Genisis 1:1 – In the beginning God created the heavens and the earth. Genisis 1: 9-14 – And God said, ”Let the water under the sky be gathered to one place and let the dry ground appear”. And it was so. God called the dry ground “land” and the gathered waters he called “seas”. And God saw that it was good. Then God said, “Let the land produce vegetation: seed-bearing plants and trees on the land that bear fruit with seed on it, according to their various kinds”. And it was so. The land produced vegetation: plants bearing seeds according to their kinds and trees bearing fruit with seeds according to their kinds. And God saw that it was good. And there was evening and there was morning – the third day.
Soil capable of supporting vegitation was created ready to go on the third day. Today we see this soil, essential to the plants that support all other life in an ecosystem as food and producers of oxygen, continuing to form. The soil forming factors humans understand through science to explain soil formation are: 1. Parent Material 2. Vegetation and Living Organisms 3. Climate 4. Topography, and 5. Time.
These factors help us to determine soil type changes which in turn helps us delineate soils on a map. Knowing the various soil types allow us to apply research, manage soil erosion, assign productivity ratings , determine suitability for selected crops, determine irrigability, and determine limitations and potentials for many uses.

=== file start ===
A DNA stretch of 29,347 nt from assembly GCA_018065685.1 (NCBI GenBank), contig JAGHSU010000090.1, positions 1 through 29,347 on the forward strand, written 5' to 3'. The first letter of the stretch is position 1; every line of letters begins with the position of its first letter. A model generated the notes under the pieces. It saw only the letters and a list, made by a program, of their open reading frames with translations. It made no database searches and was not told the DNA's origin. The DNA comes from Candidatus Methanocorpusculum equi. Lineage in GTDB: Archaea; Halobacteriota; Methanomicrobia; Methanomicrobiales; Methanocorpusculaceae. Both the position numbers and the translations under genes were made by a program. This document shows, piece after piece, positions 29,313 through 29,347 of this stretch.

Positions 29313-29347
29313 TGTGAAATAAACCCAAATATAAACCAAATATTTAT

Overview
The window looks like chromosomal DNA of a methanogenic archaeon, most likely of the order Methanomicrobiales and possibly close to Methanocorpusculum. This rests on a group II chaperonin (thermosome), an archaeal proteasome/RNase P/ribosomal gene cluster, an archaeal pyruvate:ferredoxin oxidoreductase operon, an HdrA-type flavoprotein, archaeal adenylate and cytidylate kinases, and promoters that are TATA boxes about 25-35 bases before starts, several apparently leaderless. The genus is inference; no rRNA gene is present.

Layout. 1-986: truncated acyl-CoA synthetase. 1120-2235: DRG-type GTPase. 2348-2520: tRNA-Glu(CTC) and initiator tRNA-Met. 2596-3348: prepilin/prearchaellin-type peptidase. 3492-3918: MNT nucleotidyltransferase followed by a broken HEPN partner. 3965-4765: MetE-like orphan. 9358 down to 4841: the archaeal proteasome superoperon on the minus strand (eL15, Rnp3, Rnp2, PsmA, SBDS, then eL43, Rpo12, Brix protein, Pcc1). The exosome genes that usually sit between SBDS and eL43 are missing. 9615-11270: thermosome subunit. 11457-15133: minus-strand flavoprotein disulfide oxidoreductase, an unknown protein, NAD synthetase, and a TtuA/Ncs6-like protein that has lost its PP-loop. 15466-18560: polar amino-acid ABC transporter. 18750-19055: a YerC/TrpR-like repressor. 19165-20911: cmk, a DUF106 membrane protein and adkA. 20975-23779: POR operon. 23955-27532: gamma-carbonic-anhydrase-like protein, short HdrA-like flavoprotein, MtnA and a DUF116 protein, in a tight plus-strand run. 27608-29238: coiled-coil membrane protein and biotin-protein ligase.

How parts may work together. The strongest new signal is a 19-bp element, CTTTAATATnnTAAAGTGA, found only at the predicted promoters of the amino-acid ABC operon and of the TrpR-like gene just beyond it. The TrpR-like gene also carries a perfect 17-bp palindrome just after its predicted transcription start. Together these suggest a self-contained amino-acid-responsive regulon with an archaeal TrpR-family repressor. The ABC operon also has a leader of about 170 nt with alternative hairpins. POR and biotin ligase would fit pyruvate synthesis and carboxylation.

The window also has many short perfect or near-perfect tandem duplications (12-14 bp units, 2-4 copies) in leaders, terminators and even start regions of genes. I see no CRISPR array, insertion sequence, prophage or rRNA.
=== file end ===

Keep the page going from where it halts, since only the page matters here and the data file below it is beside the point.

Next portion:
A variety of soil types have been identified on the Christ Serve Ranch property.
The Corliss soil drains very quickly due to the presence of sand and gravel in the outwash left behind by meltwater from ice age glaciers. These soils are sometimes used for crops, but often need to be irrigated. Other uses include pasture and woodlands.
The Clontarf soils are also fairly well drained and are also formed in glacial sediments, but with less slope some finer sediment is present creating sandy loams. Crops like corn and soybeans are often grown on this soil type. The native vegitation is tall grass prairie.
The Lida soil is a sandy loam, also formed in glacial outwash sediments. The soil is well drained and is often used for cropland. The native vegitation of this soil type is aspen, oak, maple, and basswood. Although maple trees are not yet established on the property, this is the forest type that can be seen on here at the ranch.
Unlike the other soil types at CSR, the Pinelake soils are poorly drained with very slow runoff.
To learn more about soils at CSR, visit Web Soil Survey.